Programmatically Updating My GitHub Repository Using Python

Learn how I use PyGithub to update the GitHub repository @verfasor. You may refer to this step for clarity. And I am fully aware my method is overkill.


So I made a Python script to fetch my Spotify listening history. This isn’t new, though. I’ve been testing it inside Telegram for a while.

The script dumps the song information as next.txt. And as you can see, a GeneratePress hook fetch, prettify, and display the song data on the top bar of this website.

But that doesn’t end there.

To spice things up, I devised another script two days ago to convert the song details into images using PIL. Here’s how the script looks like:

# import libraries
from PIL import Image, ImageFont, ImageDraw
import qrcode
import os

bars = open('/folder/next.txt', 'r')
first_line = bars.readlines()
length = len(first_line)
bars.close()
artist = first_line[0]
song = first_line[1]
url = first_line[2]
by = "by "
text = "Last played: "
message1 = song 
message2 = artist

yo1 = message1.replace("\n", " ")
yo2 = message2.replace("\n", " ")
print(text + yo1 + 'by ' + yo2)

qr = qrcode.QRCode(
    version=1,
    error_correction=qrcode.constants.ERROR_CORRECT_L,
    box_size=10,
    border=2,
)
qr.add_data(str(url))
qr.make(fit=True)

img = qr.make_image(fill_color="wheat", back_color=(33, 33, 33))
img.save("/folder/qr.png")


github = 'Last played on Spotify' + "\n" + "-----------------------"


from PIL import Image, ImageFont, ImageDraw, ImageOps
img = Image.open("/folder/qr.png")
img = ImageOps.expand(img, (10, 10, 1900, 10), fill=(33, 33, 33))
draw = ImageDraw.Draw(img)
font1 = ImageFont.truetype("Inter-Regular.ttf", 50)
font2 = ImageFont.truetype("Inter-Medium.ttf", 80)
font3 = ImageFont.truetype("Inter-Regular.ttf", 60)

draw.text((400, 32),str(github),(245,222,179),font=font1)
draw.text((400, 160),str(yo1),(245,222,179),font=font2)
draw.text((400, 282),str(yo2),(245,222,179),font=font3)
img.save('/folder/sp0.png')
print ('Converted song URL to QR Code')
print ('Dynamic URL: https://verfasor.com/sqr')

The script would render an image like this:

The QR code takes you to the specific song on Spotify. Pretty rad, isn’t it?

Well, I didn’t stop there. 

Updating My GitHub Repository Using PyGitHub

Note: You need a GitHub personal access token to use PyGitHub.
Example user case: Programmatically replace an image URL inside the GitHub markdown file.

I decided to play with the unique README.md corresponding to my username @verfasor. Here’s the Python code snippet I’m using:

# import libraries
from github import Github
import os
import random
import string

# generate a random string
letters = string.ascii_lowercase
img_id = ''.join(random.choice(letters) for i in range(10))

print('Image ID: ' + img_id)

seed = img_id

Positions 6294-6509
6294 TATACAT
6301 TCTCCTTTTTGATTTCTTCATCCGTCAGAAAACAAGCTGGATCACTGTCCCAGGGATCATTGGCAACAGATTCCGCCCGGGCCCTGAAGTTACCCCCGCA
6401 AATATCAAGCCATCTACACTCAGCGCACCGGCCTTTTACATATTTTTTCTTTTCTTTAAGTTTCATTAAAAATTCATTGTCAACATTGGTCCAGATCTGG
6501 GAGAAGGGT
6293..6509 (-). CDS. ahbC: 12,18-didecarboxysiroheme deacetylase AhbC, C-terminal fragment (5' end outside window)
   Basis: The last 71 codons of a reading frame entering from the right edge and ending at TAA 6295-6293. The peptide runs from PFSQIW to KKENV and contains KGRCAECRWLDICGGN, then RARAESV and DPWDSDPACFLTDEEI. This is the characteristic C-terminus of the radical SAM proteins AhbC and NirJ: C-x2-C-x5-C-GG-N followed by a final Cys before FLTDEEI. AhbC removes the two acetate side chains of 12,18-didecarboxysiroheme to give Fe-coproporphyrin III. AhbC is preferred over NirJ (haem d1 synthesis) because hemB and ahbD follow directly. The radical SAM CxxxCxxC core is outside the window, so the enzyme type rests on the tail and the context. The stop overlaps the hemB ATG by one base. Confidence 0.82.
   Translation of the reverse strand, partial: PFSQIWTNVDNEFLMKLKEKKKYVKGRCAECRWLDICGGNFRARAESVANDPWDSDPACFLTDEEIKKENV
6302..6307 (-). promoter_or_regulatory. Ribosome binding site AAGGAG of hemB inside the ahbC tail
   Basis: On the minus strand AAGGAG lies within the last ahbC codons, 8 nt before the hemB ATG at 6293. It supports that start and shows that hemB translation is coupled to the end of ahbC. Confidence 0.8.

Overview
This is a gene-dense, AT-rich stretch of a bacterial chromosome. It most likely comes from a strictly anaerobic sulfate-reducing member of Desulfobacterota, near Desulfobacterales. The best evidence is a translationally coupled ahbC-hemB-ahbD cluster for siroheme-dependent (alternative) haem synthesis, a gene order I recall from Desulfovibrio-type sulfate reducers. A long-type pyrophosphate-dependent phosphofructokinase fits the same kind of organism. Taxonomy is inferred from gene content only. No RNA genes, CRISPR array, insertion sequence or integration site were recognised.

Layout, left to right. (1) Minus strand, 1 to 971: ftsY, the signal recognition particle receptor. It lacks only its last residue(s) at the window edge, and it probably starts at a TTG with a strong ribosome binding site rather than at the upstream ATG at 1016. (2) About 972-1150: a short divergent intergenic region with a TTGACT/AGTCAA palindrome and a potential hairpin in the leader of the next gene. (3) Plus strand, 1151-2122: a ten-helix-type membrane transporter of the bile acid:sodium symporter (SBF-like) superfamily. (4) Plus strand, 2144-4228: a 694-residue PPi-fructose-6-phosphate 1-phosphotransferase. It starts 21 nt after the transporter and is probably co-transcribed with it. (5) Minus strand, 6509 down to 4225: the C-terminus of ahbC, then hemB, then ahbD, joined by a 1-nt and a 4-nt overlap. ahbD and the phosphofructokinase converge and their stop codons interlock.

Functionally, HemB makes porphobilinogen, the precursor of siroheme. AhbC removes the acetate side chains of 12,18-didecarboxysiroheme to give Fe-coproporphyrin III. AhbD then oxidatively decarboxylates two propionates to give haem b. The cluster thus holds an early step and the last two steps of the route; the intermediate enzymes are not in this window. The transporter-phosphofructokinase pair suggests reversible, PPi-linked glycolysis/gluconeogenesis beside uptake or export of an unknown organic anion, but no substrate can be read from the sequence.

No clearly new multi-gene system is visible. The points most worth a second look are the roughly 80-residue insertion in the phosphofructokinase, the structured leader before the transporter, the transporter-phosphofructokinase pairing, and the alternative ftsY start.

# markdown content

code = """<p>
  <h3>๐Ÿ‘‹ Hello there, I'm Mighil</h3>
<p dir="auto">Music producer and digital native. Currently leading the content and marketing operations at HeyForm and TinySnap.</p>
<p dir="auto">Is hard-synth + cool riffs + dubstep your thing? Try <a href="https://signalsiren.bandcamp.com/album/vol-i">VOL I</a></p>
 
<p> 
<a href="https://twitter.com/verfasor">
    <img src="https://img.shields.io/twitter/follow/verfasor?style=social" /> 
</a>
<a href="https://github.com/migftw">
    <img src="https://img.shields.io/github/followers/migftw?label=MIGFTW&logo=GitHub&style=social" />
</a>   
  <a href="https://verfasor.com/">
    <img src="https://img.shields.io/badge/blog-verfasor.com-blueviolet" />
  </a>      
  <a href="https://signalsiren.bandcamp.com/">
    <img src="https://img.shields.io/badge/music-SIGANSIREN-red" />
  </a>  
  <a href="https://m1qnet.bandcamp.com/">
    <img src="https://img.shields.io/badge/music-m1qnet-red" />
  </a>     
  <a href="https://wr8.in/">
    <img src="https://img.shields.io/badge/get-wr8.in-green" />
  </a> 
  <a href="mailto:[email protected]">
    <img src="https://img.shields.io/badge/contact-email-important" />
  </a>   
</p> 

  <p>  
  <a href="https://verfasor.com/sqr"><img alt="spotify" src="https://verfasor.com/sqr?%s" /></a>
  </p>
</p>
 
""" % seed

# github token

token = os.getenv('GITHUB_TOKEN', 'token')
g = Github(token)

# chooose repo

repo = g.get_repo("verfasor/verfasor")

# delete old readme.md

contents = repo.get_contents("README.md")
repo.delete_file(contents.path, "removed old read me", contents.sha, branch="main")

# add new readme.md

file_content1 = 'README.md'

repo.create_file(file_content1, "updated song" , code, branch="main")

So the logic is:

  1. Delete the old README.md
  2. Add new README.md with the new song data
  3. Loops every two minute according to the schedule

Now the README.md looks something like this:

A bit more about the new README.md

As mentioned above in the article, the source image file gets replaced programmatically in my server. But, the image URL remains the same, which is verfasor.com/sqr. So I set the Python script to add a random string in front of verfasor.com/sqr as ?string. Here’s how it looks inside the README.md:

<a href="https://verfasor.com/sqr"><img alt="spotify" src="https://verfasor.com/sqr?hmnrsmljfk" /></a>

Overkill 101

To be on the safe side, verfasor.com/sqr redirects to https://u88.in/sp0.png?c=?SEED. .htaccess file generates the SEED value, and it changes every second.

Email verf[email protected] or wechat: mighil to work together. I can help you with content, product ops, scripting, strategy, and technology.

Random: something I've read, browsed, or watched.

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